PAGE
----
NASA rattles the tin for an extra $1.6bn to keep 2024 lunar hopes alive
Just a downpayment, says administrator Jim Bridenstine
US President Donald Trump has put at least some money where his mouth is and requested an additional $1.6bn to land US astronauts on the Moon by 2024.
The cash (subject to approval) comes in the form of an amendment (PDF) to the president's initial $21bn FY 2020 budget request for NASA and, as one would expect, the agency has already said "additional funds will be required" with a new estimate needed for the FY 2021 budget request.
The amendment is merely a "down payment", according to NASA Administrator Jim Bridenstine.
There is also, of course, no guarantee the request, which represents around a quarter of a Wall (depending on which estimate you use), will make it past US lawmakers.
Of the new cash, $1bn is to be spent on a system to land humans on the Moon and NASA is expected to purchase a commercial lander in order to do the job. Lucky that Jeff Bezos unveiled just the thing only last week, eh?
Because astronauts will be riding in Orion capsules atop NASA's monster Space Launch System (SLS), $651m is earmarked to prevent the schedule for the first launch of the SLS continuing its relentless slide to the right.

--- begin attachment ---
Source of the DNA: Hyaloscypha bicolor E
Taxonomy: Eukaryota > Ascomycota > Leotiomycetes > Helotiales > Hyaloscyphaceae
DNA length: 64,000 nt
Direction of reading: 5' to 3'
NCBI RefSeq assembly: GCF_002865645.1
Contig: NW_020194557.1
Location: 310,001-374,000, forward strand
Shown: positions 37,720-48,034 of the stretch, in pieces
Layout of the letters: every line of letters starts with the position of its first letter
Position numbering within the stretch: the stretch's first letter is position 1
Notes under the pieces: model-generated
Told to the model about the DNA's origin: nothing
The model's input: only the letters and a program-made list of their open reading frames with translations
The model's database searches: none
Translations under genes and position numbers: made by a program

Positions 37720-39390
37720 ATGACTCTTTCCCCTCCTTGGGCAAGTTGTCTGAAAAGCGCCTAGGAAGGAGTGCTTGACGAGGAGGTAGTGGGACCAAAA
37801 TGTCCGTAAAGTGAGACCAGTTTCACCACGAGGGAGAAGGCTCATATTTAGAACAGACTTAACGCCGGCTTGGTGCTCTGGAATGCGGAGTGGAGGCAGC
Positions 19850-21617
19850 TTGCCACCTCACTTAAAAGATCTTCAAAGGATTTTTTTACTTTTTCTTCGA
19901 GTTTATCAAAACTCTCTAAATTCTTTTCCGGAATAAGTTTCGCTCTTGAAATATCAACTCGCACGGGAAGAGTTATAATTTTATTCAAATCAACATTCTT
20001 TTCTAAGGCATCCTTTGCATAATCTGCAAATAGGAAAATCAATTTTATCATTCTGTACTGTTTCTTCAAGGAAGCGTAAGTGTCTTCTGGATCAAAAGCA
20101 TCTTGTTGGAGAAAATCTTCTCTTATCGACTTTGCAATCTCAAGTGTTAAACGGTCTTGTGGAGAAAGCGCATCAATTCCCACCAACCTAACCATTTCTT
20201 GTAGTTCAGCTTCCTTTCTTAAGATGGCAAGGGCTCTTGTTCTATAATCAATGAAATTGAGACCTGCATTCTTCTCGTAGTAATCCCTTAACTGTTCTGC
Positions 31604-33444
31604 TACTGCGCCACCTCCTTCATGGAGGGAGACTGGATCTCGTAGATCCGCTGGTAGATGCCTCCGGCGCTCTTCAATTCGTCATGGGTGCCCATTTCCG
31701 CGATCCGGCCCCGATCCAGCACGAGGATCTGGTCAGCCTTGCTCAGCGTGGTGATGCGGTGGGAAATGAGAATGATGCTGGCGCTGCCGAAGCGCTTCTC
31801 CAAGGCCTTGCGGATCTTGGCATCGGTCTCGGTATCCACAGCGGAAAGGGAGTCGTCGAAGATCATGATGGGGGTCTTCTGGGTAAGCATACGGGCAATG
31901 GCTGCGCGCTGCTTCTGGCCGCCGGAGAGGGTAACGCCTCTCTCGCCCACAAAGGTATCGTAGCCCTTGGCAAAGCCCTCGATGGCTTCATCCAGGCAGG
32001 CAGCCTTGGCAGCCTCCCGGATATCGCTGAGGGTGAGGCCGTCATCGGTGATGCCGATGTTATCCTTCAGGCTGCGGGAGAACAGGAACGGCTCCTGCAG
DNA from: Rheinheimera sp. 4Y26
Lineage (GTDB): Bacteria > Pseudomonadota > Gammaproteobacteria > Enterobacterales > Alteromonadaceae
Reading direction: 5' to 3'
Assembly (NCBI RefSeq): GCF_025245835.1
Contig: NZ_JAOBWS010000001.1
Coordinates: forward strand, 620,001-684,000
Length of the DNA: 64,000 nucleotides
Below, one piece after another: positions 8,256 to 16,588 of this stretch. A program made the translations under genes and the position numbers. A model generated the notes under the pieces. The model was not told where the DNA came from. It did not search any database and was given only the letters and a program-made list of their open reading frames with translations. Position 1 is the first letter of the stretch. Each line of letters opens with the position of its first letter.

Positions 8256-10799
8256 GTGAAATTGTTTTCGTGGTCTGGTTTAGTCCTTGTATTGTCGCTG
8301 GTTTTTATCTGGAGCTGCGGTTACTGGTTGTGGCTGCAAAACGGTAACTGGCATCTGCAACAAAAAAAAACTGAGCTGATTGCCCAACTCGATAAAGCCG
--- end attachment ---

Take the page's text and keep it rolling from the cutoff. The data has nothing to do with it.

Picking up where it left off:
In order to stand a chance of sticking a flag in the Lunar surface before the end of a potential Trump second term 2024, the first launch, dubbed Exploration Mission 1, must fly by 2020 and lob an uncrewed Orion spacecraft around the Moon. 2022 will see Expedition Mission 2 and astronauts perched atop the thing. The third launch, in 2024, will then put 'nauts on the Moon.
In comparison, it took Apollo two Saturn V launches before NASA risked a crew and it wasn't until the sixth Saturn V, less than two years after the first launch, that Apollo 11 made its landing.
As well as the big ticket items, $132m has also been earmarked for technologies to make lunar exploration a little more sustainable, including solar electric propulsion and a demonstration of a process to convert polar ice to water as well as $90m for robots to trundle around and explore the Moon's polar regions.
Eagle-eyed readers will have noted that the figures don't add up. To that end, $321m has been excised from the budget of NASA's lunar Gateway project, with the mini station refocused on that 2024 landing goal.
Reducing the scope of the Gateway raises the spectre of Apollo-style short-termism rather than the sustainable approach NASA had hoped for, although the agency insists that it will create a long-term lunar presence by 2028.
Still, the mission does now have a name. Bridenstine announced it would be Artemis, named for the sister of Apollo. Not Moon Trump 1 then.
Our #Moon2024 mission is being named after Artemis, who was a sister to Apollo and goddess of the Moon. We're excited to be landing the first woman and next man on the surface of the Moon by 2024. pic.twitter.com/ri0MnoZN0k— Jim Bridenstine (@JimBridenstine) May 13, 2019
The capsule ferrying astronauts is named "Orion" who, in some versions of myth, ends up being killed by Artemis. Something for nervous 'nauts to ponder on their way to a rendezvous with the regolith. ®